Agnes Scott College’s new president has spent much of her initial months on the job meeting students, faculty, community leaders and business executives, but now a new phase in her young tenure begins.
On Friday, the school held an inauguration ceremony for Leocadia “Lee” Zak on its campus in Decatur. Much of her upcoming work will be to enhance the women’s school efforts in producing innovative programs at a time more attention is being paid to disparities among female students pursuing careers in science, technology, engineering and math.
“My biggest and most important responsibility is making sure (students) have the tools they need to reach their full potential,” she said in her inauguration speech.
Zak said in an interview with The Atlanta Journal-Constitution some of that will entail working with local technology companies and businesses to determine how they can assist each other and generating more revenue, possibly through hosting different types of events on campus, to fund some of the resources its students need.
Women account for nearly half of the nation’s workforce but receive only 30% of STEM degrees and hold only about a quarter of the nation's jobs in those fields, according to the some federal research.
The college’s work in STEM got a boost Friday when it announced two of its students will receive Goldwater STEM scholarships for undergraduate students planning to pursue a career in those fields. The college is also one of only a handful of schools to partner with Google on coursework to deepen coding skills, how to identify bias in artificial intelligence and ways to investigate, clean, analyze, and visualize data.
Zak, who came to Agnes Scott in July from Washington, D.C., joked during an interview the biggest adjustment to this area has been dealing with the humid summers. Aside from that, she said the transition has been “absolutely amazing.”
Zak’s predecessor, Elizabeth Kiss, left after 12 years of leading the college to become the warden and chief executive officer of the Rhodes Trust. Zak previously served seven years as director of the U.S. Trade and Development Agency. She was appointed by then-President Barack Obama to that position and confirmed by the U.S. Senate in 2010.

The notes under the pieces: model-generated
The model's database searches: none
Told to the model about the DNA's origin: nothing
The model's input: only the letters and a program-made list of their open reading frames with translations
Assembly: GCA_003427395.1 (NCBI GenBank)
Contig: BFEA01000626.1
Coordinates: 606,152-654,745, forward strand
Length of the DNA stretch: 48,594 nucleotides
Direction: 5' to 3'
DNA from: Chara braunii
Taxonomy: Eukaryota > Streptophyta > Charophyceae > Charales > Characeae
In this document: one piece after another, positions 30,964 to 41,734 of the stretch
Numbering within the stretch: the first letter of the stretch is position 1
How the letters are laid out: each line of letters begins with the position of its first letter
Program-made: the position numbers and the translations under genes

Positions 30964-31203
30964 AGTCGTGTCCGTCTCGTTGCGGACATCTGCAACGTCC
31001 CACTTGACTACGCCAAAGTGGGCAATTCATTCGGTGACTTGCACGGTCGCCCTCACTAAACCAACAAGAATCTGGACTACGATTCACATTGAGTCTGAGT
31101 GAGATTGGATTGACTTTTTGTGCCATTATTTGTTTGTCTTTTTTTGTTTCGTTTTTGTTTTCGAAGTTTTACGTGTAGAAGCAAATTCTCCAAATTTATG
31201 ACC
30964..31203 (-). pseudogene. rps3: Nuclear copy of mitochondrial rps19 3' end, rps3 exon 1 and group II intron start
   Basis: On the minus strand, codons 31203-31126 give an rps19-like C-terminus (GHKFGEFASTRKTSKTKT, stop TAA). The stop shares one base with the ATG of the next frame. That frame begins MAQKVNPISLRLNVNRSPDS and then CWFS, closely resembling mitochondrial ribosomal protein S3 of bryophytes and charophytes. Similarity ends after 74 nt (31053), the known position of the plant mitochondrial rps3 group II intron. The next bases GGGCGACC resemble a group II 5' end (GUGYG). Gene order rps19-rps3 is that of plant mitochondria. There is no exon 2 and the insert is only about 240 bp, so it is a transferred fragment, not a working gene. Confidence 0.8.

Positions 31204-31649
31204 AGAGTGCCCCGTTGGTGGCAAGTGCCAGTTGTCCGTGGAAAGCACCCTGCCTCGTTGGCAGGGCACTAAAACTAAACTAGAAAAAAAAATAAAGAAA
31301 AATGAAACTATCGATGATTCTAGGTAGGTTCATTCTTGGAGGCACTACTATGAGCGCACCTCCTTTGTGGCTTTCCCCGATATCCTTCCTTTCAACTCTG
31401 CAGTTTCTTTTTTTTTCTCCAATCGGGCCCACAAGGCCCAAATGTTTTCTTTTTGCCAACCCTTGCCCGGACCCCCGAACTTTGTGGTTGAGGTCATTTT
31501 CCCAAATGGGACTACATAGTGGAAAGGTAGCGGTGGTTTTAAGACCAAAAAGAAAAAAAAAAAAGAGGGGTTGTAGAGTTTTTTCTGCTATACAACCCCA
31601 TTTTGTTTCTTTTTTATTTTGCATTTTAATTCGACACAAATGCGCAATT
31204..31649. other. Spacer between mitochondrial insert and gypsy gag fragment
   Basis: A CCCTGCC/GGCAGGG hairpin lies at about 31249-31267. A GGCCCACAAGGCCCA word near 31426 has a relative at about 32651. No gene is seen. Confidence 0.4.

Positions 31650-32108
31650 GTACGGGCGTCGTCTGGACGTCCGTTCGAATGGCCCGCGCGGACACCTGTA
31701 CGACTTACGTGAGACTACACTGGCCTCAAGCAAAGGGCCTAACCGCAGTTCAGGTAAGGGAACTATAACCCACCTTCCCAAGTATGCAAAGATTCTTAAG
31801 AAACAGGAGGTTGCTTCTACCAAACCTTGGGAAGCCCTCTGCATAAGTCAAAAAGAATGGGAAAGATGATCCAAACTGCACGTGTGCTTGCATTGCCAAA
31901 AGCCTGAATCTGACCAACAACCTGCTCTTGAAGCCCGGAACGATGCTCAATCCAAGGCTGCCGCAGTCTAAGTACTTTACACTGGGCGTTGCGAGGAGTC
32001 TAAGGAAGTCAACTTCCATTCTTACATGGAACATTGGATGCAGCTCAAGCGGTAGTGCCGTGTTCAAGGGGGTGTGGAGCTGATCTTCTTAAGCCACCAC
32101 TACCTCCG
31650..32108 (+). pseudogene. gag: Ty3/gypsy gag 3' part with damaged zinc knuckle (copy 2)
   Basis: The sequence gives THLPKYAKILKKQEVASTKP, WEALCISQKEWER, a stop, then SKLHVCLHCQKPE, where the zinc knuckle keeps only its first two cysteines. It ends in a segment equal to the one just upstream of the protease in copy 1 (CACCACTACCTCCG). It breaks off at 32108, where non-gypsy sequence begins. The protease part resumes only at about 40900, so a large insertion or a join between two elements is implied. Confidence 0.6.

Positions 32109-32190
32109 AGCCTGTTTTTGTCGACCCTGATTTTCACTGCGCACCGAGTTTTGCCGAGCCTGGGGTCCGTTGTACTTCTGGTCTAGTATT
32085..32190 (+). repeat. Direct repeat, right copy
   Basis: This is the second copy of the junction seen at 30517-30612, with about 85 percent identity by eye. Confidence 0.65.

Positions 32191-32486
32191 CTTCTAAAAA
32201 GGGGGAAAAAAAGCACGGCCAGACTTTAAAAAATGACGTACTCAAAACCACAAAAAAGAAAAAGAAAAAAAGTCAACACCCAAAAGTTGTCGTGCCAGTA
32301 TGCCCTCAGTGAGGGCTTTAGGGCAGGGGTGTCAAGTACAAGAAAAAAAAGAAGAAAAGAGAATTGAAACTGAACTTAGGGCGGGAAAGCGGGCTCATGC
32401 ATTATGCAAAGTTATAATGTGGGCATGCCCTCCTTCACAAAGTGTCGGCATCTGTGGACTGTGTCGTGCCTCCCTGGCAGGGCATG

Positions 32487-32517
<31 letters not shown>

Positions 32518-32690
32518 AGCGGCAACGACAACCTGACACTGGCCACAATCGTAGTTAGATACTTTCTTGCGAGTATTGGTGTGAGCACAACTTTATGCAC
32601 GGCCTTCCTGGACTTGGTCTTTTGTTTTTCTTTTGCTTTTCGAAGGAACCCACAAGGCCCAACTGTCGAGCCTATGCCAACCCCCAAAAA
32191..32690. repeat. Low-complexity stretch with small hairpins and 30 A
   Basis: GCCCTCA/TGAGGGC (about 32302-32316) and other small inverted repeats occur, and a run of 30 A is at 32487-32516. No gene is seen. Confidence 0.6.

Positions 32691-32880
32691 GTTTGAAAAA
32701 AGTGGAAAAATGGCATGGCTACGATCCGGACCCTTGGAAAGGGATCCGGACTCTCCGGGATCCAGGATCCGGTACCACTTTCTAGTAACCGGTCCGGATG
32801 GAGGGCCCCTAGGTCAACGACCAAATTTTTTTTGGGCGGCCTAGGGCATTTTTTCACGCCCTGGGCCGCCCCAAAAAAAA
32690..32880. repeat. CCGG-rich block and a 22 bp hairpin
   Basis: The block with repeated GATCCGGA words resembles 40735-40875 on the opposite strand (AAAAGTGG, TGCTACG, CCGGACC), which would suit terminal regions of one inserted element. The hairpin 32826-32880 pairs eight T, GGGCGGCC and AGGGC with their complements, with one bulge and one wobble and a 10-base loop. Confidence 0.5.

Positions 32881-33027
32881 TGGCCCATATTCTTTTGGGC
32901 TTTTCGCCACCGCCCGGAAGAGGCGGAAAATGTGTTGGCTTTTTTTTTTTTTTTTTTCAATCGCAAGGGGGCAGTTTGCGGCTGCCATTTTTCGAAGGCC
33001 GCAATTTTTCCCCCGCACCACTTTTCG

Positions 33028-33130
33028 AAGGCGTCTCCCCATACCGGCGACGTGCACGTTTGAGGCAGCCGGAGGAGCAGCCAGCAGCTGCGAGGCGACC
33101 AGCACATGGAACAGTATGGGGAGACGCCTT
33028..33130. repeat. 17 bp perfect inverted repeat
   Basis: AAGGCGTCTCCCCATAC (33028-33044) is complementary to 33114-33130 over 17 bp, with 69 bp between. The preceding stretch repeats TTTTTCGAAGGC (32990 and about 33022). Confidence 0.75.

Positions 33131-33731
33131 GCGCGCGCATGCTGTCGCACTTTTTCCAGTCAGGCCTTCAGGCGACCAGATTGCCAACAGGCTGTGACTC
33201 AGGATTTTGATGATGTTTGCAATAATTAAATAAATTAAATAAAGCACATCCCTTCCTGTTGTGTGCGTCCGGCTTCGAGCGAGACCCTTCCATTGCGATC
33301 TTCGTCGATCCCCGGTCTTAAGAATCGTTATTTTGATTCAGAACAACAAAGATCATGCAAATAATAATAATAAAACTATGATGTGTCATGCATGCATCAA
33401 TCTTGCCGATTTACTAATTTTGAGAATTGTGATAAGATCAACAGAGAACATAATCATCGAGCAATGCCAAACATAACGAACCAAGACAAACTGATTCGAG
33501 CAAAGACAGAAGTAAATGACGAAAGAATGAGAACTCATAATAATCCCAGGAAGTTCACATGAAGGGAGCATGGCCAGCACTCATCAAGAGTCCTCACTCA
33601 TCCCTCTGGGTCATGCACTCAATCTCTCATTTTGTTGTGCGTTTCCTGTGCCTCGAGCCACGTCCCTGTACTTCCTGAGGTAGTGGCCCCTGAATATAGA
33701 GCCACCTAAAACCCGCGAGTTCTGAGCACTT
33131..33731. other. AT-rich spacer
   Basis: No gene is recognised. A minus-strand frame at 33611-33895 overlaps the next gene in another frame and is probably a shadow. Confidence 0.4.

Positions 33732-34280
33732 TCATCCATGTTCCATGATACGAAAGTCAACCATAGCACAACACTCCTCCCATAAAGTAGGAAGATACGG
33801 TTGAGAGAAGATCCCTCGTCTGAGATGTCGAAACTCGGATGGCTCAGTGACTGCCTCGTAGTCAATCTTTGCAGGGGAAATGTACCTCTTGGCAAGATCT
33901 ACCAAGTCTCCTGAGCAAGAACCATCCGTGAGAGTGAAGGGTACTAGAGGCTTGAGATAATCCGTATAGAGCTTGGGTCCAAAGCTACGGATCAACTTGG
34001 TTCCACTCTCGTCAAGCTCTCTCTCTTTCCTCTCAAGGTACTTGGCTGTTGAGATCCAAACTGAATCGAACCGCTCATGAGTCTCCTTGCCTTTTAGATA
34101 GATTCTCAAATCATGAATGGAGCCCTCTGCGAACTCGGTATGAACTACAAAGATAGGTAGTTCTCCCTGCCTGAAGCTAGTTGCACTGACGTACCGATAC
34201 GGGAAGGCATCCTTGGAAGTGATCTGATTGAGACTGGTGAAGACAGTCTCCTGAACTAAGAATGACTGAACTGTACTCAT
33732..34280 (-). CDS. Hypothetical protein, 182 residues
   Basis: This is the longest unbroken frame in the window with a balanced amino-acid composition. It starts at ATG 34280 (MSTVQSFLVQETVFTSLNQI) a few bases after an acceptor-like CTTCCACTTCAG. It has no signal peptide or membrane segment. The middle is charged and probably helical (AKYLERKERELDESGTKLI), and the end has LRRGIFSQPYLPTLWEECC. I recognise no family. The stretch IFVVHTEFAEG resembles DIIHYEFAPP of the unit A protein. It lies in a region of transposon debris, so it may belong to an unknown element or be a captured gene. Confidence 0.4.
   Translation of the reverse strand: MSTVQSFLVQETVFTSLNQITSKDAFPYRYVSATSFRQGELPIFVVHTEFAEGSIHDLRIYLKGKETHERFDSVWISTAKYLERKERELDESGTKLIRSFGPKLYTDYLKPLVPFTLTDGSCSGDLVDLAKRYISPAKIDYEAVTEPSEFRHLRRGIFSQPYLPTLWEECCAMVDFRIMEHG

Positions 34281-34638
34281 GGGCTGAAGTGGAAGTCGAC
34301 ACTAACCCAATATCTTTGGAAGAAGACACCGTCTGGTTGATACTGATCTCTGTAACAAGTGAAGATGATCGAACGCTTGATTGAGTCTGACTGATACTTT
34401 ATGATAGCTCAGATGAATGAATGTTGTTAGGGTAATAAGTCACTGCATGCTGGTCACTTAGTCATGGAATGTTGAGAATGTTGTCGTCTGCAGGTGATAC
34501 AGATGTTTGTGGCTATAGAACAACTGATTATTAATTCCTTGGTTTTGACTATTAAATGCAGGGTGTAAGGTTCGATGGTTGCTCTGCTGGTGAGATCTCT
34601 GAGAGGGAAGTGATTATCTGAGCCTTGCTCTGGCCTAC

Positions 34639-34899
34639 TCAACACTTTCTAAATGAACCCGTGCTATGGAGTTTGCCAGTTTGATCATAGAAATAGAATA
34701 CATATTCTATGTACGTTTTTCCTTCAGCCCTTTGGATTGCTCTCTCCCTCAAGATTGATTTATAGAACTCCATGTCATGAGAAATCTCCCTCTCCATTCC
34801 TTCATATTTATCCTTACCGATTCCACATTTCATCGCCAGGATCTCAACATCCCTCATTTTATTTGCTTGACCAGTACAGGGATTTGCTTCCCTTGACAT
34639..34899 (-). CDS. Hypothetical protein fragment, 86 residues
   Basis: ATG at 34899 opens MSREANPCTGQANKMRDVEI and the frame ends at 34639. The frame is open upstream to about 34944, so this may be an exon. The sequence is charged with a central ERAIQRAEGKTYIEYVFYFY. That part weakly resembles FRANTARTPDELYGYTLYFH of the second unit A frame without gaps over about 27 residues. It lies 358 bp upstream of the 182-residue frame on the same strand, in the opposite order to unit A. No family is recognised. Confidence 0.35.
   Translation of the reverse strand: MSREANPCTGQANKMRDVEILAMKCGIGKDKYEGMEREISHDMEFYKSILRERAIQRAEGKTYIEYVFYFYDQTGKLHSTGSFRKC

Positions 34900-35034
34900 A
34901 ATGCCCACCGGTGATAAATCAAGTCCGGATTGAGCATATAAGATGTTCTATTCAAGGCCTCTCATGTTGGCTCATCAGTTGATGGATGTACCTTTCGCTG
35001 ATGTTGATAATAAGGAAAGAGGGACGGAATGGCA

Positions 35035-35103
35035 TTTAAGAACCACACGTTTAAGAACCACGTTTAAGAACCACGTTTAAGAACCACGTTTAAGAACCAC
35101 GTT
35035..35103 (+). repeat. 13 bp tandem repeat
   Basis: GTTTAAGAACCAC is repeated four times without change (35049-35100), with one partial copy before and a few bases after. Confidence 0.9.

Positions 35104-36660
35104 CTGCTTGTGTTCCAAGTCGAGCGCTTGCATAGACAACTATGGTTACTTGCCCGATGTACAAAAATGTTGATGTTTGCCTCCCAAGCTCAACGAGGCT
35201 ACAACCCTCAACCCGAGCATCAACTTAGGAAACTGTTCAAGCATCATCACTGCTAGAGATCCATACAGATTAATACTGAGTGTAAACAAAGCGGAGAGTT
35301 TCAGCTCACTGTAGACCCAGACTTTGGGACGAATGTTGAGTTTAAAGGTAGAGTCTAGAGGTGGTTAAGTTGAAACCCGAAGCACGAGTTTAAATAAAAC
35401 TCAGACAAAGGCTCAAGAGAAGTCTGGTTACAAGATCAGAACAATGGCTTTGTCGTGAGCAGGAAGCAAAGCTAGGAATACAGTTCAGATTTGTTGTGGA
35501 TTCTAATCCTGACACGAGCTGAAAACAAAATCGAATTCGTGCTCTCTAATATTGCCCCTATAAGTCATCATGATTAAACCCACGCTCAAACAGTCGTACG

Agnes Scott created academic requirements a few years ago that every student be “digitally literate,” which means they are able to create analytics, create a website of their own and and create programming content. This year’s senior class is the first set of students to have completed those standards, which the college calls its SUMMIT leadership development and global learning initiative. SUMMIT has been nationally recognized by some educators and news organizations that publish academic rankings on various areas of higher education.
Agnes Scott last fall had 325 first-year students, the largest incoming class in its history. The college has about 1,000 students. Increasingly, more of those students are interested in STEM and other innovative coursework.
Zak had nearly 50 meetings with various groups and organizations as part of what she described as a “listening tour” during her first semester on campus. Through those conversations and others, Zak said her post-inauguration goals include renovating its Main Hall, adding more graduate courses and additional outreach with local business leaders in the region.
“The world is always changing. So we have to change too. We have to keep innovating,” she said.
BY THE NUMBERS
1,040 - number of Agnes Scott students
10:1 - the student-faculty ratio
65 - number of Lyft rides Zak took across Atlanta during her first semester
53 - meetings with alumnae in Zak’s first semester
5 - number of graduate programs that will be offered for the Fall 2019 semester
Source: Agnes Scott College
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